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Hugging Your Dog Is Making It Stressed Out, Study Finds

No, stop. Bad human. No.

No. NO. Stop. Bad human. BAD human.

Stop hugging your dog.

Sure, jumping into a cuddle puddle with your pup may seem like the epitome of mortal happiness, but hugging your dog could be harmful.

In a post published on Psychology Today, Canadian researcher Stanley Coren says that hugging your dog makes it stressed out.

"Dogs are technically cursorial animals, which is a term that indicates that they are designed for swift running," writes the University of British Columbia psychology professor. "That implies that in times of stress or threat the first line of defense that a dog uses is not his teeth, but rather his ability to run away."

Preventing a dog from being able to run raises stress and, if increased to a certain point, could cause it to bite, Coren said.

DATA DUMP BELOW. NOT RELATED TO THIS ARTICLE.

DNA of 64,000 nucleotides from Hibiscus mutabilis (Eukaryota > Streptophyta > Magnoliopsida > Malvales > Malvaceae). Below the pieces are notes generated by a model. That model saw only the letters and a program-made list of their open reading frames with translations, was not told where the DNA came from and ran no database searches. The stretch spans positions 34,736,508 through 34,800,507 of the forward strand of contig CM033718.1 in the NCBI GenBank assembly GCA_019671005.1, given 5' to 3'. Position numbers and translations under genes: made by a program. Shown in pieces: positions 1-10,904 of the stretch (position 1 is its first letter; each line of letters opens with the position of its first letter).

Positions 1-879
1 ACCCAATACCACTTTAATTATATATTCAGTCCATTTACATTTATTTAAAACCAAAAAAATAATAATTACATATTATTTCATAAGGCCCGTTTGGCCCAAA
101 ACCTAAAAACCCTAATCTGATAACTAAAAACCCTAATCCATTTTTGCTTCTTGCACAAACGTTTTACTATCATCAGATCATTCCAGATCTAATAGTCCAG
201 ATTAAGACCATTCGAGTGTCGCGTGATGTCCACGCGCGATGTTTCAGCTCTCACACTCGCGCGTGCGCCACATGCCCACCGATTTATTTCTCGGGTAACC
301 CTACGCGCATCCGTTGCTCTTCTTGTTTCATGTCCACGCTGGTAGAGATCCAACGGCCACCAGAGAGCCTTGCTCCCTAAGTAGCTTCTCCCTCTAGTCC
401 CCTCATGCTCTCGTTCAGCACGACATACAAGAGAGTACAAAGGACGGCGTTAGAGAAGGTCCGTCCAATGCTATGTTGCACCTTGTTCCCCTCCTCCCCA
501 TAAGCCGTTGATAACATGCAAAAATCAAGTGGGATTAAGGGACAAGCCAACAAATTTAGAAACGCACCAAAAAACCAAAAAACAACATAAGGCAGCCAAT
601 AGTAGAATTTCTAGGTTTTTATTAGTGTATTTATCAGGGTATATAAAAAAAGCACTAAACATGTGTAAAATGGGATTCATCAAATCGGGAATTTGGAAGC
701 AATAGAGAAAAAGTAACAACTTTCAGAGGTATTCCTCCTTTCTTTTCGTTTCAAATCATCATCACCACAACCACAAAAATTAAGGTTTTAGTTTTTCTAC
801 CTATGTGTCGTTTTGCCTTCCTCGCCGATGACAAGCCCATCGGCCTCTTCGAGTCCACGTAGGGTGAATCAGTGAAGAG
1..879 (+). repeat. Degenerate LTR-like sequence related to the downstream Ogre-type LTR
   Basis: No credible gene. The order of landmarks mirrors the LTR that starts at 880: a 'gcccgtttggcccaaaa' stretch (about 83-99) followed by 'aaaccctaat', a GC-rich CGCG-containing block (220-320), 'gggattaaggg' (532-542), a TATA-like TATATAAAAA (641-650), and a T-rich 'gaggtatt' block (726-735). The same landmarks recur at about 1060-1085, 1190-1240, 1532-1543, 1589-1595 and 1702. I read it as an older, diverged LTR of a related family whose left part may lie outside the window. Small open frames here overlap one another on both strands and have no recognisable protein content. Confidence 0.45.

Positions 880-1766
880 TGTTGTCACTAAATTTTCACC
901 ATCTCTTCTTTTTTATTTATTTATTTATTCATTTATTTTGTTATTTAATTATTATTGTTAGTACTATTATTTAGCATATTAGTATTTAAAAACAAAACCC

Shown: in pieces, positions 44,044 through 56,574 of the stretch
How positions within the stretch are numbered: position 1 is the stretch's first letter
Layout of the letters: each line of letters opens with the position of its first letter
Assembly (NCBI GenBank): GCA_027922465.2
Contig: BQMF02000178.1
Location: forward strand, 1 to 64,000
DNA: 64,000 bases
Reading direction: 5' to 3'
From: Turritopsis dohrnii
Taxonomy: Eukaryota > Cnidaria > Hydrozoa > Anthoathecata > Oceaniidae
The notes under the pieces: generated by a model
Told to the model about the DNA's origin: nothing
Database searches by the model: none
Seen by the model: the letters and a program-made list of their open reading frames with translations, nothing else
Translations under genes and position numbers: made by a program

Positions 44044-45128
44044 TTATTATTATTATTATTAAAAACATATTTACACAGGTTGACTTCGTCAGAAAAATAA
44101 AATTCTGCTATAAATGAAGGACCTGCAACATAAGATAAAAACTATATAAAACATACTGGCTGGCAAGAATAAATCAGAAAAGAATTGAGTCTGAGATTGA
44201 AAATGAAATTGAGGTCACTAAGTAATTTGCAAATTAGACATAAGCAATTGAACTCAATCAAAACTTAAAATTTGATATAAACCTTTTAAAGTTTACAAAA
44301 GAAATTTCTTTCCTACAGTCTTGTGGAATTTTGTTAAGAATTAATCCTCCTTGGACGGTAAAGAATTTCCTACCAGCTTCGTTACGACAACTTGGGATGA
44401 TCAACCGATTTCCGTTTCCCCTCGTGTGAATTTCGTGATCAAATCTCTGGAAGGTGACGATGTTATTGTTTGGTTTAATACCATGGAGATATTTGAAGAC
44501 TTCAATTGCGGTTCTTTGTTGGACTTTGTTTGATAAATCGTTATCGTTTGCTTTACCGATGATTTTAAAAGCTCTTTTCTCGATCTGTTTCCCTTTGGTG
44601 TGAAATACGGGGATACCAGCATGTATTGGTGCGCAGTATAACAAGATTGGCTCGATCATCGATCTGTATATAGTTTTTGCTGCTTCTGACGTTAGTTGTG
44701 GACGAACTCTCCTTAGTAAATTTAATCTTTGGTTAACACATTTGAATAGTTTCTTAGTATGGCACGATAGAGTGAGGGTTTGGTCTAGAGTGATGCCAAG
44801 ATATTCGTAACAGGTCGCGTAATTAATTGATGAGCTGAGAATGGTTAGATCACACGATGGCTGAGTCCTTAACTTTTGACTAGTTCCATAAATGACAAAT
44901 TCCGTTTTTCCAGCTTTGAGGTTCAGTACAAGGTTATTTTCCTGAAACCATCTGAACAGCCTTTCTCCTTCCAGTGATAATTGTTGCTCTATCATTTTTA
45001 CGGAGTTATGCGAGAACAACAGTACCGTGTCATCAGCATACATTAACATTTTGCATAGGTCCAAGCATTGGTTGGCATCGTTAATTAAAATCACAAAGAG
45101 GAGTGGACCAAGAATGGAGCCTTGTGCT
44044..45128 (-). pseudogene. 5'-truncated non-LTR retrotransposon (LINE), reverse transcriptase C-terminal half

To the Internet

Coren decided to conduct a study into the issue after finding little evidence on the hug-bite relationship. He turned to the Internet, humanity's grand compendium of animal photos, to analyze 250 pictures of dogs getting hugged for signs of stress.

These indicators include the dog turning its head from the hugger, lowering its ears and even licking the hugger's face.

His findings?

Look at this dog's face. Is that joy or sheer stress? (Getty Images)

"I can summarize the data quite simply by saying that the results indicated that the Internet contains many pictures of happy people hugging what appear to be unhappy dogs," Coren wrote.

He found that 81.6 per cent of the photos showed a dog exhibiting at least one sign of anxiety or stress. Coren said only 7.8 per cent of the dogs could be perceived to have been comfortable with the hug.

So what are dog lovers to do if a hug is off-limits? Coren recommends showing your affection with a good ol' pat, a treat or a "kind word."

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